After six weeks of PT I went back into the city on Friday June 8th for another follow up. The shooting pain was gone, but I still had a constant ache in my lower back that became worse with any sudden wrong movement. It would take me 3-4 days to feel somewhat normal after I aggravated whatever was bothering me. Since the fractures were healed, my doctor ordered an MRI. I had to wait and go back into the city on Monday June 11th to go over the results, which showed my SI joints were extremely enlarged and angry with a lot of wear and tear – which explained why I was still having so much trouble. My doctor said injections into the joints should help reduce the inflammation and ease the discomfort to get me back to my old self.
Despite only jumping two full courses since February, I showed Cam Sunday June 10th and Thursday the 14th. He was a star and my nerves about getting back into the show ring extremely unpracticed quickly subsided thanks to this great horse and my wonderful trainers. I’ve put off getting the injections until after I show this week on Thursday and Friday – because I’ve been waiting all winter to show, am stubborn and won’t give it up. Luckily I only have to rest 3-5 days after the procedure, so I won’t be sidelined for long.
I’m very lucky Nicole and Jenny found Cam and he came into my life when he did. Not only is he a wonderful, safe horse for my mom to ride, but he’s a great confidence booster for me. There is no shame in not being a cowgirl after an injury or time off. (Or ever! Being an adult with responsibilities comes first.) I truly believe you need to let yourself heal mentally & emotionally (as well as physically) after going through an unexpected & unwanted break from riding or any type of sport that is as demanding as riding. We spend so much time, money and effort making sure our horses are in the best shape they can be. It’s important to remember to do the same for ourselves.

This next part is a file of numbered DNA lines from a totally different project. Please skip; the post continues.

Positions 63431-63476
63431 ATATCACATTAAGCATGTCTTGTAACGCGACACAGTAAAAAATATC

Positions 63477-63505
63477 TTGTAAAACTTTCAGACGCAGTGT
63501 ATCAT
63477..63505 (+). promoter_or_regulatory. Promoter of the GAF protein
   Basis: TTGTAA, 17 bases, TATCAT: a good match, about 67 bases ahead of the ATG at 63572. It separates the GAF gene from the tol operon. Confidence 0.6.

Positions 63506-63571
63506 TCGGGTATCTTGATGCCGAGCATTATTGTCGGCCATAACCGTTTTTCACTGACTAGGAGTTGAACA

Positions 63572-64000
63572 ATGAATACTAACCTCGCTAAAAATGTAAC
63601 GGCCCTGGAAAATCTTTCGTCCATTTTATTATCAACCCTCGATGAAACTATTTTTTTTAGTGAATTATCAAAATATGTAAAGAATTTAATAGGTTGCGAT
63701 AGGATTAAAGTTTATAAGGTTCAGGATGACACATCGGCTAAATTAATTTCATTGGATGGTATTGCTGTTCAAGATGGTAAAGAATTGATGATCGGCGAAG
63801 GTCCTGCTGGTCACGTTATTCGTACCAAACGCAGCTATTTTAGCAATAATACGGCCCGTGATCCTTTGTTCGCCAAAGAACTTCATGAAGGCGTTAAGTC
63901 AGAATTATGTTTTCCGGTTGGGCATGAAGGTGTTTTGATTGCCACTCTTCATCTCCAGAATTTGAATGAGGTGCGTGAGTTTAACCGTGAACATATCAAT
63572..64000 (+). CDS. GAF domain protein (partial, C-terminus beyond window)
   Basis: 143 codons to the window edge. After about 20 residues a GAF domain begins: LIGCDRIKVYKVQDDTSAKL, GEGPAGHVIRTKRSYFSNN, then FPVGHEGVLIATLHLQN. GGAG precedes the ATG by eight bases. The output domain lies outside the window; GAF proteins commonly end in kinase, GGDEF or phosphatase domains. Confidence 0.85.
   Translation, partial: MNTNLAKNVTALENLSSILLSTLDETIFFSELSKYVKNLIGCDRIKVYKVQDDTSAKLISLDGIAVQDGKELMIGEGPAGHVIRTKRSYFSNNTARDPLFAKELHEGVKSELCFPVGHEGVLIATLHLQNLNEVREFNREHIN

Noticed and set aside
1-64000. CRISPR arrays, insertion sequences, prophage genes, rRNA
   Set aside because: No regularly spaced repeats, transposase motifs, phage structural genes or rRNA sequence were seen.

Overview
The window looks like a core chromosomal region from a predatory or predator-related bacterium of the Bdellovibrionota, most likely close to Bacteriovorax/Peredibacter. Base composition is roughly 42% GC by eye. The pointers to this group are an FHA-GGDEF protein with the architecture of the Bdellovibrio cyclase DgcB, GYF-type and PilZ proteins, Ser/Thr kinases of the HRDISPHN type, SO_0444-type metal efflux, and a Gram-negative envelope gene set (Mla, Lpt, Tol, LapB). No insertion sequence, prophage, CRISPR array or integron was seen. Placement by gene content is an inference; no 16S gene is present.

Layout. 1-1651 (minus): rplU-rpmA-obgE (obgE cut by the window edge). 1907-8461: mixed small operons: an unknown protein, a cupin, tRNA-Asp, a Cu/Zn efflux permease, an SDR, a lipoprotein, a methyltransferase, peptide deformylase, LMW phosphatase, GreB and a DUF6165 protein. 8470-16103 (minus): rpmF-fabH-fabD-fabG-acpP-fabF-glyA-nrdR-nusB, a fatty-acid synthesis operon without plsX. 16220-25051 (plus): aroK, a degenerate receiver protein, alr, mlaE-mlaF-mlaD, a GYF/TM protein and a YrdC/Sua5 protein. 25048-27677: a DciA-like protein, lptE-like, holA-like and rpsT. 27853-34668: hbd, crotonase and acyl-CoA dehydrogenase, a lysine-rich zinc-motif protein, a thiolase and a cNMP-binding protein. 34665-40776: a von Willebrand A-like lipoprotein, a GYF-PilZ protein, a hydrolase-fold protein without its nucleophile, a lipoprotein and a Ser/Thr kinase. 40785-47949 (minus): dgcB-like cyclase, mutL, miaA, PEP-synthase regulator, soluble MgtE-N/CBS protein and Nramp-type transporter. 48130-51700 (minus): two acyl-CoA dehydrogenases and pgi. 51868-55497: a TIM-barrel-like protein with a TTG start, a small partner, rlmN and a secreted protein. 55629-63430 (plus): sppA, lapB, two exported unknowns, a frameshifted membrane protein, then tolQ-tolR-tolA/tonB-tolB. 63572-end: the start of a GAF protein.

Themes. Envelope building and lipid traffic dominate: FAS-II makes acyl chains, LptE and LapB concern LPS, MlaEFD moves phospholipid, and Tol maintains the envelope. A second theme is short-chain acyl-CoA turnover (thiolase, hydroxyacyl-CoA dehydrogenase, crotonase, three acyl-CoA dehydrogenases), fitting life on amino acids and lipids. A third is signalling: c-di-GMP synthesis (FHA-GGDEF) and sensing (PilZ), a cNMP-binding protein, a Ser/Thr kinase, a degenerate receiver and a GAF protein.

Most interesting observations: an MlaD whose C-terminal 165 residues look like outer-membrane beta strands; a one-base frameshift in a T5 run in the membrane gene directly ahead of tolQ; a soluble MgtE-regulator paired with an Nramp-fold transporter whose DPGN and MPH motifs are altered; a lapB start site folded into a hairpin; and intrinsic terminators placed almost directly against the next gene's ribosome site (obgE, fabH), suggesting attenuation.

If you’ve read all of this… wow. Thank you! I’ve been receiving a lot of questions about what happened and why I’m not riding Donny so I hope this helps explain what I’ve been going through. Injuries that sideline us from doing what we love and living life like we normally do are heartbreaking and emotionally draining. It is so important to have a support system. There were days where I wanted to delete the blog and my Instagram account, sell Donny and just give it all up because I felt like I was going to be living with chronic back pain for the rest of my life. I didn’t see any sort of relief and was tired of living on pain medication and ice packs. But I kept pushing for answers, and although it took me three different doctors to get to the bottom of the issue, it taught me that we know our own bodies better than any professional. If you think something isn’t right or you’ve been misdiagnosed – listen to that inner voice!
I also want to say a big thank you to everyone who reached out with advice and encouragement. Your support and love seriously helped me more than you will ever know and I will be forever grateful.
To wrap things up, Susan from Saddle Seeks Horse recently interviewed me for a piece she is writing about riders with back pain. This is what I sent to her – and I encourage anyone going through a situation similar to mine to take it to heart: